Abuse, threats and violence against shop workers remain high, confidence in reporting incidents is low

Abuse, threats and violence against shopworkers remain high, confidence in reporting incidents is low – Usdaw annual survey results published

RETAIL trade union Usdaw has today published shocking statistics from their annual survey of nearly 3,500 retail staff, which show that in the last twelve months:

  • 90% have experienced verbal abuse.
  • 64% were threatened by a customer.
  • 12% were assaulted.
  • 61% said they were not confident that reporting abuse, threats and violence will make a difference.

Usdaw annual survey full results: www.usdaw.org.uk/FFFsurvey2021

Paddy Lillis – Usdaw General Secretary says: “It is shocking that 9 in 10 of our members working in retail are suffering abuse from customers, with far too many experiencing threats and violence. Particularly concerning is the one-third increase in assaults, up from 9% in 2020 to 12% in 2021. So it is extremely worrying that nearly two-thirds are not confident that reporting these issues will make any difference.

“Violence and abuse is not an acceptable part of the job and it is truly horrific that shopworkers are having to face it on a daily basis. Although the situation is bleak, there are some early signs that our work with retail employers may be starting to make a difference.

“The Protection of Workers Act came into force in Scotland in August 2021. By the end of the year nearly 300 cases were under investigation by the Scottish Police. While we still do not have similar laws for England, Wales or Northern Ireland, the Westminster Government has given its support to an amendment to their Policing Bill that would make violence against workers a statutory aggravating factor when sentencing.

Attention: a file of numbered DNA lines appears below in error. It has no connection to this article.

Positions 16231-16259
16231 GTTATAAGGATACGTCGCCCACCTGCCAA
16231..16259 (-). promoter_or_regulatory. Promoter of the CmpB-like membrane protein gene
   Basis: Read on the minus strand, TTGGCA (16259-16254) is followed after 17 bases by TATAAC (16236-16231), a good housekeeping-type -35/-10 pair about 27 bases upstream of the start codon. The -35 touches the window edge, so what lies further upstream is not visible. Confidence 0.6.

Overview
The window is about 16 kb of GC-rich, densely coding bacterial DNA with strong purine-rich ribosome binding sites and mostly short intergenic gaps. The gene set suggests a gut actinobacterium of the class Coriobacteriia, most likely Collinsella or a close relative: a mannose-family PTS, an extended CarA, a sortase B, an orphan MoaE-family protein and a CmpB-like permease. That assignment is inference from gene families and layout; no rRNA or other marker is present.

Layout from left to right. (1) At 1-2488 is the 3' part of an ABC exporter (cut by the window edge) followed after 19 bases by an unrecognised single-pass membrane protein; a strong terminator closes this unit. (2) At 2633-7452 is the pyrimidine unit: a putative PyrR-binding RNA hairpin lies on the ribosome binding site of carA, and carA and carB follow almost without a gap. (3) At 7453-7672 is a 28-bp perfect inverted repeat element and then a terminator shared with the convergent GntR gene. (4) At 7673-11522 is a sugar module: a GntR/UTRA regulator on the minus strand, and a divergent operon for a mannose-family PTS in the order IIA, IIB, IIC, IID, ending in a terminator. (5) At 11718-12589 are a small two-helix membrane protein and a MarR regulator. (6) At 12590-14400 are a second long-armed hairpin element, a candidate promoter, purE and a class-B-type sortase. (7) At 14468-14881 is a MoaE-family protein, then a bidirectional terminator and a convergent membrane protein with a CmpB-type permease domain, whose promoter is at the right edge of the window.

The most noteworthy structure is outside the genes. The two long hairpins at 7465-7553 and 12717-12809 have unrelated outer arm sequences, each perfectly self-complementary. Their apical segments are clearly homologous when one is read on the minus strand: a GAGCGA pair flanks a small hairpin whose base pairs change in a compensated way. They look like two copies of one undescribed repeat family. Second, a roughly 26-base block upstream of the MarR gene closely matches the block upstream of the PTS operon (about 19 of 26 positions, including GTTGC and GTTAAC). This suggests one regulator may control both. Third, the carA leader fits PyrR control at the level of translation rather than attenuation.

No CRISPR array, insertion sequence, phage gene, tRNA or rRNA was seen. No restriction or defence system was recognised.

“However, faced with such appallingly high levels of violence and abuse, and with shopworkers’ almost complete lack of confidence in the ability of the system to give them the protection they need, much more needs to be done. The Government must provide the co-ordination needed to ensure that retail employers, police and the courts work together to make stores safe places for our members to work and for customers to shop.”

Voices from the frontline: Some of the comments from shopworkers responding to Usdaw’s annual survey:

  • “Customer in his 60’s waited for me to finish my shift then tried to stab me at the bus stop because he had been made to wait in a queue outside the shop.”
  • “I work as an internet shopping picker. Customers will be rude and vent their frustration on you, saying you’re in their way, you are picking the food they need, you shouldn’t be picking all the food off the shelves. They swear at you and say they are paying your wages. Not all customers are like this but when you are picking they let you know they don’t appreciate you being there.”
  • “Customer walked me into a corner and threatened my life for not stopping a maskless customer entering the store.”
  • “My employer gives apologies and £50 gift cards to customers who complain, even if these complaints have been found to be unsubstantiated. Would be great if they would ask for our side of the story and evidence before rewarding abusive customers and apologising to them.”
  • “After being spat at, then 4 weeks later physically assaulted, I walked out and went on sick for 8 weeks, had to go onto medication for anxiety and had a breakdown.”

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